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Selfies, social bubbles and Twitter bots

Concordia’s student-run hackathon attracts 601 aspiring app builders
January 25, 2017
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By Buruç Asrin

Fifty-five schools from the US and Canada were represented. | All photos by Mediavision Cinematic Motion All photos by Mediavision Cinematic Motion


Buruç Asrin, who wrote this story, and Tyler Argo are the cofounders of ConUHacks. They also advise the current HackConcordia executive team led by president Kim Noel, which is made up of eight students from Concordia's 
Faculty of Engineering and Computer Science.

 

24 hours, 55 schools, 601 students 

It was a record year for ConUHacks II, Concordia’s second annual 24-hour student hackathon. The numbers say it all: 601 participants from 55 schools across Canada and the United States.

The weekend event, held from January 21 and 22, exceeded expectations. Project submissions jumped from 62 last year to 85. Applications also jumped, from 1,200 to 1,400. This year also saw a rise in participation by Concordia students, from 200 students to 325 — well over half the total number of hackers.

At hackathons, people come together to form teams and collaborate on building apps from scratch over a short period of time.
 

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This year’s event was sponsored by 17 leading industry companies, including Microsoft, Google, Morgan Stanley, YellowPages, SAP, Nuance and Vigilant (a DRW company).

Concordia’s president Alan Shepard; Graham Carr, provost and vice-president of Academic Affairs; and Amir Asif, dean of the Faculty of Engineering and Computer Science, stopped by to cheer on the hackers.

In addition, Mike Swift, CEO of Major League Hacking (MLH), an umbrella organization that oversees hackathons across North America and Europe, assisted the ConUHacks II team with logistics.
 

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The winning app: blindSpot

The ConUHacks winner this year was a voice-controlled app called blindSpot, which helps visually impaired people take selfies.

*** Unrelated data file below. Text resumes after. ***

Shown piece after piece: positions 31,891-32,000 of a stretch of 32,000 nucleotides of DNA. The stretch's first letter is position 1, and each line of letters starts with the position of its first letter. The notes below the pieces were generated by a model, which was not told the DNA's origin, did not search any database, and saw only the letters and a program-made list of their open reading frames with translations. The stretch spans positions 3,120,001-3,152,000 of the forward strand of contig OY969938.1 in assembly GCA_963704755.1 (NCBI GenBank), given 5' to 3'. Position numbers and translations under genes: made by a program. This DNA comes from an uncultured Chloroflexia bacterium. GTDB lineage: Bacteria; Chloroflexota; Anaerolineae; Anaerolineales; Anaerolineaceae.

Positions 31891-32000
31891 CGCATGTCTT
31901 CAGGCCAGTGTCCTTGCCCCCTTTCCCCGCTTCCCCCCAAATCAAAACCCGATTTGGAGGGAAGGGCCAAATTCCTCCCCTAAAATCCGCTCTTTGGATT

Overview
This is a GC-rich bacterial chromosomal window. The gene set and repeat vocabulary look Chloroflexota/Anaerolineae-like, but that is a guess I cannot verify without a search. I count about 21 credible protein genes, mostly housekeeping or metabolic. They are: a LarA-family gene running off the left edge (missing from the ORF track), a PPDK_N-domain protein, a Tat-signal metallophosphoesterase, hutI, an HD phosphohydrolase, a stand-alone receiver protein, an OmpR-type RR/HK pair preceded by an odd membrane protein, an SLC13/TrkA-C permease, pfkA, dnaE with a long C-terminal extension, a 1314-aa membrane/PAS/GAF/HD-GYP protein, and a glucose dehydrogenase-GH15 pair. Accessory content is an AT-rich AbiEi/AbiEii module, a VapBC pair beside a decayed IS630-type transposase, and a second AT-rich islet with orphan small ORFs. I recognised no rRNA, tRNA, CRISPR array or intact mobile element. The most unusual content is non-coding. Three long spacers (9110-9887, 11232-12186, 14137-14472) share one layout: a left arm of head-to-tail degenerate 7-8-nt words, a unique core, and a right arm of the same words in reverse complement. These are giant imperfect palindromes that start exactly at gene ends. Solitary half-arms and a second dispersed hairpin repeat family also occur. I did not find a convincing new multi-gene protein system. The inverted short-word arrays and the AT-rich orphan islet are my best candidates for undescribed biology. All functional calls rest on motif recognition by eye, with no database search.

Users open the app using a voice command on their smartphones. The app then uses Google’s facial-recognition technology to detect the user’s face and frame it on the screen, while a guiding voice tells the user which direction to tilt the phone in order to centre their face for the camera.

As soon as their face is centred, blindSpot automatically takes a photo.


Concordians win the YellowPages Prize Challenge

Another project, AskYellowPages, took home top honours in the YellowPages Prize Challenge. The winning team of Concordia students created a Twitter bot by combining multiple technologies, including those from YellowPages, Google, Clarifai and IBM.

The bot replies to tweets containing the hashtag #askYP that ask questions about products and goods. It can also analyze images and attempt to find a business related to content in those images.

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Antifeed stands out

For informed contrarians, there was AntiFeed, which placed second at the event. In the words of the creators, “We burst your social bubble.” AntiFeed locates a Twitter feed that provides opposing opinions for users on popular topics.

What’s next for HackConcordia’s executive? Over the next 12 months, the team will be hard at work attending hackathons, sending students to them and preparing to host the third edition of Concordia’s 24-hour app-making extravaganza.

 

Check out the complete list of projects in ConUHacks 2017. Get involved with ConUHacks and HackConcordia. Or learn more about Concordia’s Department of Computer Science and Software Engineering!


The 2017 HackConcordia team

Kim Noel (president), Bernard Cloutier (VP of Logistics), Shiqiao Zhu (director of Logistics), Miqdad Amirali (VP of Technology), Edward Tran (director of Technology), , Avinanda Chattapadday (VP of Sponsorship), Gracey H. Maytan (VP of Finance), Nejteh Kaloussian (advisor), Tyler Argo (advisor and co-founder), Buruç Asrin (advisor and co-founder) and Terrill Fancott (mentor and professor)

 



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